par Lynn Shapiro
, Writer | February 11, 2009
GE Healthcare is launching India's first affordable, digital flat panel X-ray system, called "Tejas DR-F."
On average citizens in India undergo one medical x-ray examination annually. However, X-ray systems currently available in India are low-powered, bulky and employ very old technology compromising image quality and radiation dose, Brian McKaig, GE Healthcare's public relations director, says.
Both developed and emerging countries have phased out the dated 2-pulse x-ray technology, which is still extensively used in India. Now that GE has launched its system in the growing Indian market, Indian health care professionals can look forward to true digital technology instead of looking for interim solutions that only look digital, and can potentially create more radiation hazard, McKaig says.
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GE is able to make an affordable, high-end system available to Indian customers by manufacturing the equipment locally; the company has rolled out a series of value products under the "In India, for India" program. The Tejas DR-F will be manufactured in Bangalore at a cost of 40% less than imported digital x-ray systems.
Speaking about the growing healthcare market, Mr. V Raja, President and CEO, GE Healthcare South Asia, said, "Tejas DR-F is our new year's gift to support the safety of the large Indian population and technology deprived Indian healthcare professionals. Last year we launched the Tejas XR 6000, the only analog (film) X-ray upgradeable to digital manufactured in India. Today, we introduce Tejas DR-F, the only true digital X-ray system manufactured in India, with a truly Indian price-tag. Tejas DR-F has been designed keeping in mind the needs of the clinician, radiographer and patient. This is in line with our vision of 'Early Health' and we will continuously endeavour to bring in affordable solutions to fill in the technology gap in India."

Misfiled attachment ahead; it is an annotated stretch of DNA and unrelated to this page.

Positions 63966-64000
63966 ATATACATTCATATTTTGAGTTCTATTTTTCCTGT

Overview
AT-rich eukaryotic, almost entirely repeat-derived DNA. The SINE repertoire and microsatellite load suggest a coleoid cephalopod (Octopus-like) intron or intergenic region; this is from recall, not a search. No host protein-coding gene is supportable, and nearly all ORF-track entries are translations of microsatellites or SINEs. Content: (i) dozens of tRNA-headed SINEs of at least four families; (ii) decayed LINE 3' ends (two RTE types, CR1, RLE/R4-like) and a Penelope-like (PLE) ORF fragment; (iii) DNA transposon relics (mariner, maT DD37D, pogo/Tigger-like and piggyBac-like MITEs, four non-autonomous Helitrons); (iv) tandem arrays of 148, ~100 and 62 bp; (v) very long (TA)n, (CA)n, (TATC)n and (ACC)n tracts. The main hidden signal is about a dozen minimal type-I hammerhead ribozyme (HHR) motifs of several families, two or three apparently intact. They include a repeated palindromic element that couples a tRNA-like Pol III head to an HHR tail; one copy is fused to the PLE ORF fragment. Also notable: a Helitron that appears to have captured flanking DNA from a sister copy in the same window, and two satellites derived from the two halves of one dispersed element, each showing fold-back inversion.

Digital images allow fast and efficient exam procedures, eliminating time spent in handling film and cassettes. All in all, McKaig says, the digital X-ray allows the exam time to be slashed by 10 times allowing more patient exams and reducing the radiation dose by 30 percent compared to conventional X-ray.
GE revolutionized the global X-ray market by introducing the first digital X-ray in 1999. GE invested over US$500 million in developing its proprietary flat panel digital X-ray technology and the company has been granted more than 100 US patents. The technology is extended to multiple applications like cath-labs, mammography systems and a number of radiography X-ray applications. GE is one of the very few manufacturers in the world to manufacture digital detectors; over 10,000+ digital systems are in use globally, GE's McKaig says.